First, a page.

A research proposal is normally a suggestion of a topic that you wish to pursue in the hope of gaining in-depth knowledge about that topic. Assuming that the choice of topic has been left to you rather than assigned by your instructor, it becomes your responsibility to phrase the proposal so as to demonstrate the features and characteristics that make this proposal valid and worthy of your research efforts. You accomplish this by expressing the central question of your proposal in a way that incorporates specifics that narrow and focus the topic. You phrase the proposal in a way that underlines how acquiring the knowledge to answer your question may be applied in a positive manner to address a relevant problem.
Research proposals will differ slightly from discipline to discipline. However, there is enough overlap to make some general points. Also I should say that the above answer makes some good points.
First, you should have a clear thesis or objective. You should be able to say what the project or work will be about in a few sentences.
Second, you should also circumscribe the extent or boundaries of your proposal. No proposal should be amorphous. So, set your boundaries and let your readers know them.
Third, you should give a historical overview of where the state of affairs are in your field. In other words, an overview of the work of others is important.
Fourth, you should say a word about your methodology and justify your proposal. In other words, why should your work exist?
Finally, you should have a brief roadmap of your work and a working bibliography.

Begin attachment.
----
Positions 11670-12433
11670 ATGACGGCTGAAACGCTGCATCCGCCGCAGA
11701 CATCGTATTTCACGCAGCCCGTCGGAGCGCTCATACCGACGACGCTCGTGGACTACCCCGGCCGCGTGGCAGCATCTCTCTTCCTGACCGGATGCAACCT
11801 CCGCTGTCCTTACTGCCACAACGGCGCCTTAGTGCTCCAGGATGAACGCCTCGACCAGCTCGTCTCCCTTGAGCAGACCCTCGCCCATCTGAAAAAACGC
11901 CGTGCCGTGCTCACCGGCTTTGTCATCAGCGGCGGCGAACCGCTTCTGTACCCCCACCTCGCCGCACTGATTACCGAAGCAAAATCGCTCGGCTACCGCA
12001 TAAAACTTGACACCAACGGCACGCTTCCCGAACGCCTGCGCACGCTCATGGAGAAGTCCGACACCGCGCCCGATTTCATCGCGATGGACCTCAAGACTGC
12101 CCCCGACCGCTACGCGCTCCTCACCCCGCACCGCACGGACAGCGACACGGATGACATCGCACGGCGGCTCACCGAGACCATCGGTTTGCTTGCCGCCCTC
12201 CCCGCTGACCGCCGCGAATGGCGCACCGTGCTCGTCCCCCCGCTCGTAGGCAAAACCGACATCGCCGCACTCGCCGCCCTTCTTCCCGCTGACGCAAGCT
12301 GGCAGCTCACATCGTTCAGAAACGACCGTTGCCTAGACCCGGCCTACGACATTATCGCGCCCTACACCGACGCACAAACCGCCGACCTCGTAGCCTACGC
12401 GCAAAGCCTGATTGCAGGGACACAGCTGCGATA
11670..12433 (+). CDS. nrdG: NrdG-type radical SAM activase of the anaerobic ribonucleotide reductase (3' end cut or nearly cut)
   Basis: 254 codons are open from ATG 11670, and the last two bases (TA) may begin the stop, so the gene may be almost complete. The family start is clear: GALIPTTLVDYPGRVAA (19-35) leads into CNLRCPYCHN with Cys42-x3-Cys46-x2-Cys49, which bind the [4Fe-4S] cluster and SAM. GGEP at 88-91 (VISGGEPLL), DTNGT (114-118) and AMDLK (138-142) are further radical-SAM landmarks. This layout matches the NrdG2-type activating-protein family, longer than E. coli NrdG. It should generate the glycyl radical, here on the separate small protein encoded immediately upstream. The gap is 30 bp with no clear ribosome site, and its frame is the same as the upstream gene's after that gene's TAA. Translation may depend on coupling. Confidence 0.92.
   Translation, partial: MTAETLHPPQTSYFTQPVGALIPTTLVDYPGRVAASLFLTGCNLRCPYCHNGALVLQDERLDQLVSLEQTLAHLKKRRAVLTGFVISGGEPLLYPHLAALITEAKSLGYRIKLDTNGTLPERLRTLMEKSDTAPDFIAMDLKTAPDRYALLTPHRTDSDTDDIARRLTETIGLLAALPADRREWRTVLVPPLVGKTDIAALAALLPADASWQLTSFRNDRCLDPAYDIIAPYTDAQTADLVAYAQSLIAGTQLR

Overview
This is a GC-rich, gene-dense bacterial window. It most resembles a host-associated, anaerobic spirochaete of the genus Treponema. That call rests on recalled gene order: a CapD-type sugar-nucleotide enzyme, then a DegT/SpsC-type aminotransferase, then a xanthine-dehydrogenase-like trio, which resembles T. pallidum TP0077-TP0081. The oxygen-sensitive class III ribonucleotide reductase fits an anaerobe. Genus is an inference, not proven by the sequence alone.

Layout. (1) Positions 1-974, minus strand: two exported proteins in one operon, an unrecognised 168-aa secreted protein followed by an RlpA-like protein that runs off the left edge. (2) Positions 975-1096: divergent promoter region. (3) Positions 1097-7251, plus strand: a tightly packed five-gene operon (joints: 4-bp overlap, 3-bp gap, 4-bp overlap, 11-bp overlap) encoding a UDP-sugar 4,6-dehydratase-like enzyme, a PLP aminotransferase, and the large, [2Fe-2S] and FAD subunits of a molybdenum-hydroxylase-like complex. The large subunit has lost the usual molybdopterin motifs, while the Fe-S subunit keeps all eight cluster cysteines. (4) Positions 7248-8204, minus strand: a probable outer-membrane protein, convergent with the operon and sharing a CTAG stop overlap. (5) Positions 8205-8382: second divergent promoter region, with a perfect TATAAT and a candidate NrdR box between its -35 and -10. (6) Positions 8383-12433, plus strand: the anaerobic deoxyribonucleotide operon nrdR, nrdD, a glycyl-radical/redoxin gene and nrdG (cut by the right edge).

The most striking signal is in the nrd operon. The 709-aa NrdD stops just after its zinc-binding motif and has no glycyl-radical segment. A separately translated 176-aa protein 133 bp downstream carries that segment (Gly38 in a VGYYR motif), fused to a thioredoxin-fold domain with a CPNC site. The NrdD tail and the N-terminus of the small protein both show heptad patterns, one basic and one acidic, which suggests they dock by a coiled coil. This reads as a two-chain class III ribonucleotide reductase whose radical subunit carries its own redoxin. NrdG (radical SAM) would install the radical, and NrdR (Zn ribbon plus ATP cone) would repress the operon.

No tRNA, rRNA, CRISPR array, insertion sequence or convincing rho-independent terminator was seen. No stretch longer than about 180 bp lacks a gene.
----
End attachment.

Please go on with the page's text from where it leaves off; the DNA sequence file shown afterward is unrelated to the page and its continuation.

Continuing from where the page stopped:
A research proposal is a summary of research activities one wishes to undertake in order to validate a hypothesis. Typically, research proposals are a part of masters and doctoral degree or in other words, research degrees.
A research proposal needs to fulfill some basic criteria:
- Objective: A research proposal should have a clear list of objectives, presented in a concise and focused manner.
- Hypothesis: Research efforts are generally aimed at validating a hypothesis or a set of hypotheses. The hypothesis (for example, daily consumption of more than half a pound of beef increases the probability of cardiac arrest in the age group 40-60 years for males) should be listed in a focused manner as shown in the example.
- Need of research/research gap: The idea of research is to work on a novel idea or at least something that has not been worked upon by another researcher. So, a good research proposal will present a brief literature review highlighting the need of the proposed research.
- Methodology: How the research will be carried out or how the hypothesis will be tested needs to be detailed. Whether field survey, laboratory experimentation or computer simulation is required needs to be a part of the proposal.
- Benefits: A good research proposal will highlight the benefits of the research to the research community and humanity in general.
hope this helps.